Wassell01 At a time when airplanes were daring and dangerous, a local woman was among the first females to fly. Ida Mae Hampton earned her private pilot’s license in 1928 at age 18 after only 9 ½ hours of training. She was the first female to fly solo from Bader Field in Atlantic City and the first South Jersey woman to earn her pilot’s license. She was also an early member of the Ninety-Nines, an organization of early female pilots founded by Amelia Earhart.

Hampton once flew with champion aviator John Hunter, and was invited to fly in the first transatlantic flight from New York City to Rome in 1932, a trip known as the “American Nurse”. She declined the invitation and, consequently, was spared the fate of the participants, who were lost at sea. During World War II, she flew as a Civil Air Patrol courier between Philadelphia and Washington, DC.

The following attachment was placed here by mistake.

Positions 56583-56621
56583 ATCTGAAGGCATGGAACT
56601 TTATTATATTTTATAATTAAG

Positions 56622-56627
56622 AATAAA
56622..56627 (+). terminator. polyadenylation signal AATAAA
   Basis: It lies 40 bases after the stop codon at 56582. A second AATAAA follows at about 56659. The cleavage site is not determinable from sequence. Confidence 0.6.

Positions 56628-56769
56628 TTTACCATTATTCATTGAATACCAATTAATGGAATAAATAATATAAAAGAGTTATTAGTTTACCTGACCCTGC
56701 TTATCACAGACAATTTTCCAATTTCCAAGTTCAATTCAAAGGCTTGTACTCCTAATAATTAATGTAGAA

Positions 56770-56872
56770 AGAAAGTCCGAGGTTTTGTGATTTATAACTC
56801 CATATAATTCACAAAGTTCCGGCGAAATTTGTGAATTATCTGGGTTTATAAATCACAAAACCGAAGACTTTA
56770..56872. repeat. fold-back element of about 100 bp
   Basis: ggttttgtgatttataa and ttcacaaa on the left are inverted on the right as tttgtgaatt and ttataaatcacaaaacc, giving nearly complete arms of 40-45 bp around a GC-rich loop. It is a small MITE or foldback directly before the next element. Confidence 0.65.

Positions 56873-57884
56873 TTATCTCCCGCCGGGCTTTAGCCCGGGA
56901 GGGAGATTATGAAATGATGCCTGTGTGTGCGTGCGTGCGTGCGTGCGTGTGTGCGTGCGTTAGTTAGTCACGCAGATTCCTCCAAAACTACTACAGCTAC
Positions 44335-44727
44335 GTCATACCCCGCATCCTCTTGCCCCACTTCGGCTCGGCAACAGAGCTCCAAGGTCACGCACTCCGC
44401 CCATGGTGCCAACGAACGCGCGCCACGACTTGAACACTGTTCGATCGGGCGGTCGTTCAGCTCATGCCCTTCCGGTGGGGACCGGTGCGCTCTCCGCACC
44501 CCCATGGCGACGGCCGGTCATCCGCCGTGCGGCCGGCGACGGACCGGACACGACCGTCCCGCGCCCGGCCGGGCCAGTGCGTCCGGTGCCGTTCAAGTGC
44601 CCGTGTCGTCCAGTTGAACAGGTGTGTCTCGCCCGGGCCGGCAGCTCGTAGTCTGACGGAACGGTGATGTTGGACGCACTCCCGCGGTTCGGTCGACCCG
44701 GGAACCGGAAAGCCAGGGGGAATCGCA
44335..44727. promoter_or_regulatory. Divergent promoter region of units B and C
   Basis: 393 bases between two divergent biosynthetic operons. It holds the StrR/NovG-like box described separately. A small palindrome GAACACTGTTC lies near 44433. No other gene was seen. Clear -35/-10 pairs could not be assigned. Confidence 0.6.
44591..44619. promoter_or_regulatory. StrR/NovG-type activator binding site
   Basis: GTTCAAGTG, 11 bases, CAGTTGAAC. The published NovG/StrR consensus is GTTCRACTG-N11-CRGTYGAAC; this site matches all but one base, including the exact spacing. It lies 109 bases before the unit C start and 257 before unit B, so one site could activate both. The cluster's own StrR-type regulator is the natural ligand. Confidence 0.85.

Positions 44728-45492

Ida Mae Hampton was born in 1910 in Hammonton, New Jersey. She attended schools in Northfield and Atlantic City, New Jersey, as well as Pennsylvania. She married William Wassell in 1933 and had two children. She died in 2009.
Ida Mae Wassell poses in one of the planes she flew from Bader Field in the early 1930s. From the collection of Bill Wassell. Used with permission. Learn more about early aviation history in Atlantic City and see additional pictures of Ida Mae Hampton.

Sources:

Naedele, William. “Early aviatrix dodged a doomed flight in 1932.” Philadelphia Inquirer.
“Aviatrix hits ocean flights.” Atlantic City Press. 19 September 1932: 1.
“Local girl had invitation to join in flight to Rome.” Atlantic City Press. 18 September 1932: 1.
“Wassell, Ida Mae (Hampton)” [obituary]. Press of Atlantic City. 4 November 2009: C2.

Print